The 10 Stages of Roadmap Management
Creating a product roadmap from scratch is a pivotal task for any product manager, but it’s just the beginning of a magical journey that involves ongoing management and adaptation. Because folks, a product roadmap is for life, not just for Christmas.
A roadmap, after all, should never be a static document; it’s a dynamic tool that guides your product’s growth, aligns your product team’s efforts, and keeps your overall strategy on track.
A roadmap is only useful when it’s managed on an ongoing basis. The value is less in a roadmap as an artifact, and more in the process of roadmapping – the ongoing art of roadmap management.
Imagine if Google Maps just made one map when they first released the app, and then never updated it. Eventually, everyone would end up driving the wrong way down one-way streets, or ending up following their sat nav into a lake as the map got more and more out of date. You’ll have the same (metaphorical) problem if you don’t keep your product roadmap updated.
During a product’s lifecycle, its conception and launch only happen once. The initial roadmap made at this stage should continue to be the strategic document guiding your decision-making, communicating your strategy, and painting a picture of how that product develops over time. But it needs to grow, evolve, and mature as your product does.
In this article, we’ll delve into the stages of roadmap management and how you go about managing a roadmap long-term. First, we’ll take a look at whether or not to keep the old roadmap you’ve inherited, then shed light on how to evolve and refine one of the most important tools you’ll use throughout your product’s lifecycle.
Should you update the previous roadmap or start from scratch?
Let’s say you’re starting a brand new product manager job. Your first task when it comes to roadmap management is going to be deciding whether you keep the pre-existing roadmap or chuck it all out and start over.
It’s extremely rare to start a new job as a product manager and for there to be no existing roadmap in any form. In fact, you may not EVER have to create a product roadmap from scratch as a product manager.
You could well move from job to job, inheriting a roadmap each time. This is because most businesses make their first product manager hire a little later down the line than their initial startup.
For many startups, the founders will take a stab at that first roadmap. After all, they’re usually product people themselves, and the process is both important and often fun! Later on, a product manager is brought in when things get serious and processes need to be managed full-time.
So, as that new product manager, how are you going to handle it? Do you stick with the roadmap you’ve been given and adapt it, or throw it out and start again?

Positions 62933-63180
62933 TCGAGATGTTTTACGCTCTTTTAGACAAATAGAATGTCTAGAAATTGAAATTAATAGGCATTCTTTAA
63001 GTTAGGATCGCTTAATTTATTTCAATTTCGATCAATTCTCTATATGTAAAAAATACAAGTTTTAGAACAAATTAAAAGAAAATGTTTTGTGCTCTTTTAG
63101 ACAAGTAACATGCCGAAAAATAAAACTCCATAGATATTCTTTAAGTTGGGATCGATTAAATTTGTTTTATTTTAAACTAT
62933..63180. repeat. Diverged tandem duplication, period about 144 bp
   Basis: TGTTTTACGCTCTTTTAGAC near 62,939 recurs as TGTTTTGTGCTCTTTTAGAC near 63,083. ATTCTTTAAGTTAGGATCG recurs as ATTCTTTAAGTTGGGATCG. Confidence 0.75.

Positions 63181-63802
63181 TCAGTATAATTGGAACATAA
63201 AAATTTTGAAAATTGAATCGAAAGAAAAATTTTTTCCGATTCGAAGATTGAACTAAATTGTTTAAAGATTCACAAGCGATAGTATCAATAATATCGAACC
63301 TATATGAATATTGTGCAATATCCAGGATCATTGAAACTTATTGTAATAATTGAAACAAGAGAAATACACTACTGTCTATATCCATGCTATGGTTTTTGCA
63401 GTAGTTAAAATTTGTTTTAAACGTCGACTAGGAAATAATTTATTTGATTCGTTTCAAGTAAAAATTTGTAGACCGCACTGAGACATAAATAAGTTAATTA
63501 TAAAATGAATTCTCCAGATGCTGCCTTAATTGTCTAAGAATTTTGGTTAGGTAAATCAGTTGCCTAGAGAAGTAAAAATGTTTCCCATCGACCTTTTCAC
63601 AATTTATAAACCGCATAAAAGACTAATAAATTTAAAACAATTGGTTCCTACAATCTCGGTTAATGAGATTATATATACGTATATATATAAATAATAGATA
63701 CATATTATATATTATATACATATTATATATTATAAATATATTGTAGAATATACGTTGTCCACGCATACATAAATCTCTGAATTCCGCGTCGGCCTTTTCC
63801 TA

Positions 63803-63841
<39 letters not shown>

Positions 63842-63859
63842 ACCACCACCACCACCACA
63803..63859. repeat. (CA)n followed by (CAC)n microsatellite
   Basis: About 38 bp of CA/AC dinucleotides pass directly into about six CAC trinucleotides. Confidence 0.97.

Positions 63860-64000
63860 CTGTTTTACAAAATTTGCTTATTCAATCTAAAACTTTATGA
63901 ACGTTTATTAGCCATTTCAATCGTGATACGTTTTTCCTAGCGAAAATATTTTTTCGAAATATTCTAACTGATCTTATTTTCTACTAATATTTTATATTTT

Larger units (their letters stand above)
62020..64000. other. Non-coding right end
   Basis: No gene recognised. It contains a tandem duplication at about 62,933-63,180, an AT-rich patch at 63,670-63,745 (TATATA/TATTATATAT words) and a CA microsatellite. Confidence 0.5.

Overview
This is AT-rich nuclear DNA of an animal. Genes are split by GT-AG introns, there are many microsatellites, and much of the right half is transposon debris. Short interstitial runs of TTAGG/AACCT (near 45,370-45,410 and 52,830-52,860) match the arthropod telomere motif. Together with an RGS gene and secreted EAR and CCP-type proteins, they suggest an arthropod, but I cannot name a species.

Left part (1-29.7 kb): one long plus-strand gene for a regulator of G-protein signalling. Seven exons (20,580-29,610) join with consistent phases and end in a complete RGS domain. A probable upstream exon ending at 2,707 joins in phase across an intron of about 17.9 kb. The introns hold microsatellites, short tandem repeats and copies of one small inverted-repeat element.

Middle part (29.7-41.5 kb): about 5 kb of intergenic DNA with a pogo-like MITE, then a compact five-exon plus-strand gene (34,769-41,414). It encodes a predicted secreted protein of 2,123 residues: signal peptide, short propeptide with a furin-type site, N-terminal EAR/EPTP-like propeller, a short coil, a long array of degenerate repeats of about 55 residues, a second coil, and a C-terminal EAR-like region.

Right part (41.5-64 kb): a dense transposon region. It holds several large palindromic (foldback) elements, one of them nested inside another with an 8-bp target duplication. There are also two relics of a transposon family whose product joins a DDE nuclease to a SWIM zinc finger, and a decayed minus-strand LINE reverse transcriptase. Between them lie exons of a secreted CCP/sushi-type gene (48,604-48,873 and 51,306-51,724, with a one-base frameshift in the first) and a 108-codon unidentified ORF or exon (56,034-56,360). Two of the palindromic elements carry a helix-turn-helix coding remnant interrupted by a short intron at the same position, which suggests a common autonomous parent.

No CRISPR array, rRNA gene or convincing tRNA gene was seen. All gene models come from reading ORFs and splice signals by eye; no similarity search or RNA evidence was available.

Declaring roadmap bankruptcy – starting from scratch
While it might sound like a lot of extra work, there is a good argument to be made for embracing roadmap bankruptcy. In other words, throw out that existing roadmap and start afresh, validating each initiative that goes into the new one as you build it to ensure they fit with your product strategy.
You might end up recreating the old roadmap perfectly… but probably not. Instead, you’re ditching old assumptions and creating space for your own product vision to breathe. You’ll also be providing both internal teams and external stakeholders with an up-to-the-minute view of your take on where you’re going with the product.
This might be the best idea if you have low confidence in the quality of the roadmap you’ve just been handed. Have a read of our Ultimate Guide to Product Roadmaps for more advice on how to create a roadmap from scratch.
That’s not to say you should expunge all references to the old roadmap as if it’s committed crimes against humanity. It’s always a good idea to keep a record of where you have come from – it’ll come in very handy when you come to review your processes and evaluate how successful your approach has been.
But, if that sounds like a bad idea to you, you can always work with what you’ve got!
Better the devil you know – keeping the old roadmap
As we’ve said, more often than not, as a product manager, you’re picking up a roadmap that already exists and running with it. If you’ve decided not to ditch it, then getting it up to snuff and keeping it useful is where the ongoing art of roadmap management comes in.
Day to day roadmap management isn’t just about generating new ideas and adding them in. You need to be optimizing, adapting, and constantly revalidating everything on that existing roadmap as circumstances change.